The High School Experience: A Personal Reflection


Fia Cooper

Filled with growth and life lessons, the high school experience has been a journey worth the climb.

Anna Waldron, Editor

High school is arguably the most transformative time of a person’s life. My own experience has been filled with more memories, laughter, stress, and — most importantly, growth — than I ever could have anticipated when I began. 

The lessons I have learned about myself, about others, and about the world in the last four years have shaped who I am today, and that person is far from the naive 14-year-old girl who walked through those glass doors of La Salle nearly four years ago. I was oblivious to the overwhelming emotional distress that I would feel when I started high school. 

In some ways, it feels like an everyday battle. 

As a freshman, the struggle began with adjusting to what felt like a whole new world. I was desperately trying to make friends, considering I had only one. I never knew what it was like to feel alone in a school with so many people. I felt like I had to act a certain way or be a certain person in order to maintain a basic conversation with people in my classes or on my soccer team. 

Every day, my head was filled with an overwhelming concern about how I could manage to make myself look like someone with more friends than I actually had at the time. 

I remember constantly thinking, “I’ll start enjoying this at some point, right?” 

The truth is, I did. 

To anyone who is feeling the way I once felt, please know that those feelings do go away. By the end of my freshman year and into the next, I enjoyed myself. School wasn’t particularly challenging, and I was spending my weekends having fun with my friends and going to basketball games and sleepovers. I had finally created a routine and felt mostly content with my life, aside from daunting thoughts in my head telling me it was all a lie.

I think that’s something that all teenagers deal with. It comes with the age, the questions, “do my friends actually like me?” or “am I enough?” — “do people worry about me or have I tricked myself into thinking they do?” 

I continued to move throughout my sophomore year feeling a new level of comfort with my life. Then, the pandemic hit. 

The original two weeks of quarantine turned into two months, and then two years. The predictable high school experience I had become accustomed to was no longer my reality, and instead, high school turned into an atypical rollercoaster of isolation from all the essential parts of the experience.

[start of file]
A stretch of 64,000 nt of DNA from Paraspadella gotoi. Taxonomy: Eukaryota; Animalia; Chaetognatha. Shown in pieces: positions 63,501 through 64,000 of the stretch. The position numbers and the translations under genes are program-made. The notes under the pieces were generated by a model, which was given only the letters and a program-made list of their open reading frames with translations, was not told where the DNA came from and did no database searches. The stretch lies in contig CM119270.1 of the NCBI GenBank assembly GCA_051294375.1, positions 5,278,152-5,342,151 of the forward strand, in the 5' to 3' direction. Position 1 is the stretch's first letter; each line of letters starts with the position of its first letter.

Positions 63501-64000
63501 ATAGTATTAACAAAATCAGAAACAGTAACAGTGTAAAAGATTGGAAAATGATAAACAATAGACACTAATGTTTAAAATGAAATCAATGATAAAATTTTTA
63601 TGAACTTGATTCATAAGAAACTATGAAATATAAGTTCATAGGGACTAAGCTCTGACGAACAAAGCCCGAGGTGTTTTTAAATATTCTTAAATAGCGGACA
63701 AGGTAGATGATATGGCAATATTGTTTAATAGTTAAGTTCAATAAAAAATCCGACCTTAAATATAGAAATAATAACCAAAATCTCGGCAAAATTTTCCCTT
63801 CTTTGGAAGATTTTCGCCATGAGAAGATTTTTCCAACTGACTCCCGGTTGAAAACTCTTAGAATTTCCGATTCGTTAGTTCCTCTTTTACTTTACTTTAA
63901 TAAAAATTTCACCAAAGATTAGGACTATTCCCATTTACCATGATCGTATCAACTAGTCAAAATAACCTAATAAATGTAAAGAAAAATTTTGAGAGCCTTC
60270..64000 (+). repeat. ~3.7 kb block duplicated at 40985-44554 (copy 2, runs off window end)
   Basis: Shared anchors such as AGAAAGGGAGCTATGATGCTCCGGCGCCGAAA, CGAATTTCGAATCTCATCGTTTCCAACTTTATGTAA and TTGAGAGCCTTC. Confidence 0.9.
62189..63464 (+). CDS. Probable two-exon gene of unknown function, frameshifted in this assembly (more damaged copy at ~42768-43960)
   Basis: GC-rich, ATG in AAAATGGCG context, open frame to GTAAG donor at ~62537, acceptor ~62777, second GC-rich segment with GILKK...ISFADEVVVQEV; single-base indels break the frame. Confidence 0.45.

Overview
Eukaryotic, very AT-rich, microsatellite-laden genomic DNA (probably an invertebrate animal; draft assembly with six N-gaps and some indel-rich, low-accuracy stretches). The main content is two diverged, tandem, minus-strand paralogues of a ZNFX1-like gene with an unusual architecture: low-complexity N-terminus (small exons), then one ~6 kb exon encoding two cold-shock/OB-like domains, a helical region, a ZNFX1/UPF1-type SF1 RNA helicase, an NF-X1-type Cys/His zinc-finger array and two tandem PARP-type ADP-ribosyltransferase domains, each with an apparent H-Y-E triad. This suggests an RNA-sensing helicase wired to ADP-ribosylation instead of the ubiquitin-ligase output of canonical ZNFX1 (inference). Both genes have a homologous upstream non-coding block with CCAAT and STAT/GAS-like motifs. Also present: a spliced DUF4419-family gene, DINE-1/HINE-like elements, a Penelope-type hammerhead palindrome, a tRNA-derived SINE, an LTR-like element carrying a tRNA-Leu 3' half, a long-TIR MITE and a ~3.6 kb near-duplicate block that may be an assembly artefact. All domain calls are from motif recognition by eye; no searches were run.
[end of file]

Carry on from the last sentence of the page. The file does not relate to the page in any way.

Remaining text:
To say it was hard would be an understatement, but after the initial forced adjustment to a remote life, I was forced to be content without relying on others.

Without having to fear other people’s judgments of me or having to conceal myself in social situations to appear more “acceptable,” I gained independence and confidence within myself that I didn’t know existed.

Then finally — after over a year — the long-awaited return to school arrived. 

I rejoiced in my ability to thrive academically again and I was so relieved to feel like I was really learning. I reconnected with my friends, ate lunch outside, took finals, and then — after a blur of two months — the year ended. My junior year flew by like no other. 

When senior year rolled around, I felt out of place. I couldn’t imagine a world where I belonged to the oldest class at the school. In the beginning, it was odd getting used to, but after a few weeks, it was nothing but a thrill as I planned what the next weekend alongside my friends would hold. 

My friendships were flourishing and I was becoming closer and closer with people I had never really gotten to know. 

Unlike the three years prior, my senior year has felt like a stereotypical high school experience, and I could not be more grateful for it. 

I always thought of myself as someone who was above enjoying things like attending soccer games, getting ready for homecoming with my friends, singing karaoke in someone’s basement, or going to a trampoline park for an 18-year-old’s birthday party. 

The truth is, I’m not. 

I regret that I spent so long depriving myself of the things I love in order to fit a narrative that I created for myself. 

I love that I will graduate high school happier and more fulfilled than I ever felt during my other three years here. It feels like everything has finally come full circle, after all these years of feeling so alone. 

So yes, it was transformative. I am finally content with the person I have become and the life I have chosen to lead. I wouldn’t be the same without La Salle and I wouldn’t be the same without the people I’ve gotten to know here. 

I know that I will look back on my high school experience here, not feeling critical of the insecurities I have felt, but feeling grateful for the memories and lessons that came regardless of them.